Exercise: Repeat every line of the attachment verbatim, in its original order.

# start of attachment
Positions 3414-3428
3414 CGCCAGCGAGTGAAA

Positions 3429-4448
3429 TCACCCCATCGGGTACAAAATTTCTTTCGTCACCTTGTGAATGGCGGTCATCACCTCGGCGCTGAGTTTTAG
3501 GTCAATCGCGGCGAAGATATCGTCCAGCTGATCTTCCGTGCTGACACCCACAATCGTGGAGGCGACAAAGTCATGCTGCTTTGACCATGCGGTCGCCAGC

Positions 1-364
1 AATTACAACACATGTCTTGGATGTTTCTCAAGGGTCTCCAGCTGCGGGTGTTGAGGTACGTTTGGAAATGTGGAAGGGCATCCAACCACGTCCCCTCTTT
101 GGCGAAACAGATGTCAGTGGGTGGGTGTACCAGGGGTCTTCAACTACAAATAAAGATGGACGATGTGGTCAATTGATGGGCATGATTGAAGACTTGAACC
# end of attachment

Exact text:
Positions 3414-3428
3414 CGCCAGCGAGTGAAA

Positions 3429-4448
3429 TCACCCCATCGGGTACAAAATTTCTTTCGTCACCTTGTGAATGGCGGTCATCACCTCGGCGCTGAGTTTTAG
3501 GTCAATCGCGGCGAAGATATCGTCCAGCTGATCTTCCGTGCTGACACCCACAATCGTGGAGGCGACAAAGTCATGCTGCTTTGACCATGCGGTCGCCAGC

Positions 1-364
1 AATTACAACACATGTCTTGGATGTTTCTCAAGGGTCTCCAGCTGCGGGTGTTGAGGTACGTTTGGAAATGTGGAAGGGCATCCAACCACGTCCCCTCTTT
101 GGCGAAACAGATGTCAGTGGGTGGGTGTACCAGGGGTCTTCAACTACAAATAAAGATGGACGATGTGGTCAATTGATGGGCATGATTGAAGACTTGAACC